Government moves slow on no-sweat policy

By  Michael Swan, The Catholic Register
  • January 17, 2007
The federal government can't say when Canadians will get to know whether the prison uniforms it buys are sewn by prison labourers in Myanmar, or whether Canadian army boots are manufactured using child labour.

"We haven't put too much stock in getting things done at the federal level, at the moment," said Maquila Solidarity Network researcher and lobbyist Kevin Thomas.

"Our experience with trying to get them to move on any of these corporate social responsibility issues has been pretty poor."

The federal government did participate in writing a report on ethical purchasing policies in 2005. The previously secret Ethical Procurement Framework report by the Federal, Provincial and Territorial Ethical Procurement Workgroup was obtained by The Catholic Register. The report discusses the possibility that governments purchase clothing and other supplies only from suppliers who will share the names and addresses of factories. It also recommends that bidders on government contracts be required to put their signatures to  guarantees of International Labour Organization standards for factory workers.

The report has been kept away from the public since it was printed Aug. 22, 2005, and it took an access to information request from the church and labour-sponsored Maquila Solidarity Network to bring it to light.

The government of Manitoba followed up on the public servants' report by passing a no-sweat purchasing policy for apparel suppliers in November.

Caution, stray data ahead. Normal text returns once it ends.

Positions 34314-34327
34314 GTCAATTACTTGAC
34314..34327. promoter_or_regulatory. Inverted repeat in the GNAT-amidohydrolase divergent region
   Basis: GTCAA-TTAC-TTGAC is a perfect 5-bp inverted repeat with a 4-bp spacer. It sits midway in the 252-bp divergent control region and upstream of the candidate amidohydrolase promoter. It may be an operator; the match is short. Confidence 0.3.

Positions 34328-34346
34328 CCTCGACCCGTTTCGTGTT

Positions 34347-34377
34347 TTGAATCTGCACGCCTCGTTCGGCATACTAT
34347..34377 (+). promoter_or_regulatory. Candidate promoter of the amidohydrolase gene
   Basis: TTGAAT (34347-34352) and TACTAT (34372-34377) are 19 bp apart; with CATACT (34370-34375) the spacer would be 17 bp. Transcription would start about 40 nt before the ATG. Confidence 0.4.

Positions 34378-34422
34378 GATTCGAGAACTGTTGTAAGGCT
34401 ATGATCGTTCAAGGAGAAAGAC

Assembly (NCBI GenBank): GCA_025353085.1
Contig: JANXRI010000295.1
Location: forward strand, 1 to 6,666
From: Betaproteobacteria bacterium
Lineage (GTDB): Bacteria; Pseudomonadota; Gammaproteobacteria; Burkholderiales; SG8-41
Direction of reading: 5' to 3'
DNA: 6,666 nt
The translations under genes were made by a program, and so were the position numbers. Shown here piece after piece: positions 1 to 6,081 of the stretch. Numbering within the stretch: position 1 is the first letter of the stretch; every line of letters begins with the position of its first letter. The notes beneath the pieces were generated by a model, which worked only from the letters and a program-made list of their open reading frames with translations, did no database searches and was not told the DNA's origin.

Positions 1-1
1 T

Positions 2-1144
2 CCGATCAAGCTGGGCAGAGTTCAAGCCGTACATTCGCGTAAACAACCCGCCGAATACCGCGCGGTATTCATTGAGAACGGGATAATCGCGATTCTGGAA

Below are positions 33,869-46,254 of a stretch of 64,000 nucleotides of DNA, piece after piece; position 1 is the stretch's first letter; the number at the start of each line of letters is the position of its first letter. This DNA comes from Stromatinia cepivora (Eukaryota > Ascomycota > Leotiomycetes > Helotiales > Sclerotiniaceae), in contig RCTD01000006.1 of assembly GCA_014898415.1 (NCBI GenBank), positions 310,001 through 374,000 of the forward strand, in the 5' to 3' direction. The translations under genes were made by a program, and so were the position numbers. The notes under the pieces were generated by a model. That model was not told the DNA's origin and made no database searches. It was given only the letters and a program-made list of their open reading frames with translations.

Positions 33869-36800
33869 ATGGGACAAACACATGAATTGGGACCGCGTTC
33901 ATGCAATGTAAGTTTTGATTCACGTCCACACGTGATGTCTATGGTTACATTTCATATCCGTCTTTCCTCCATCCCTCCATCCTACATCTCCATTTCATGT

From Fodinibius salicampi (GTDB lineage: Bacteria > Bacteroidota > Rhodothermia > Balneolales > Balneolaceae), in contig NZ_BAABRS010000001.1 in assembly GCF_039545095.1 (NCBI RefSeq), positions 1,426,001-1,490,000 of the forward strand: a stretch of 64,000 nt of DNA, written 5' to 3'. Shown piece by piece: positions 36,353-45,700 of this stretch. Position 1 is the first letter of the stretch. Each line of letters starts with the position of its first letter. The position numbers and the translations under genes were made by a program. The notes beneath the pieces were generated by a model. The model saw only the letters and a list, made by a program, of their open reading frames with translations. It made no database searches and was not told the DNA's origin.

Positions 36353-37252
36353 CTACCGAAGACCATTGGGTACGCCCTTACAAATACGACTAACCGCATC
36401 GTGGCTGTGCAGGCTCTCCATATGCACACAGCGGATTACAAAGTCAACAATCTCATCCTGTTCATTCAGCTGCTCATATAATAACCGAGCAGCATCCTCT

Public Works and Government Services Canada says it is still working on the issue.

"We are currently working at developing a procurement code of conduct and will soon be consulting the industry to this effect," said Public Works spokesman Pierre Manoni. "It would be premature to comment further pending the outcome of the consultations."

If there are any consultations going on, it's news to Thomas, who works on the issue full time.

"It would be great to see a broader consultation. We have been through that kind of thing before with Industry Canada," Thomas said.

The trouble with past consultations has been that the federal government won't move without a consensus in which labour, non-governmental organizations and industry all agree on the appropriate regulation.

"There has rarely been consensus," said Thomas.

In Canada the debate over no-sweat policies and ethical sourcing codes is more polarized than in other parts of the world, said Thomas.

"The Canadian industry has lagged behind international industry in dealing with these issues, and the Canadian government has been reluctant to do anything that might impose any standards on industry," Thomas said.

In the meantime, most Canadians would like to know that government contracts  awarded to the lowest bidder aren't subsidized by sweatshop labour, said Thomas.

"There's all sorts of reasons why you would want to know that, but one of the main reasons is to know that your own tax dollars aren't subsidizing sweatshops," said Thomas. "It's as simple as that."

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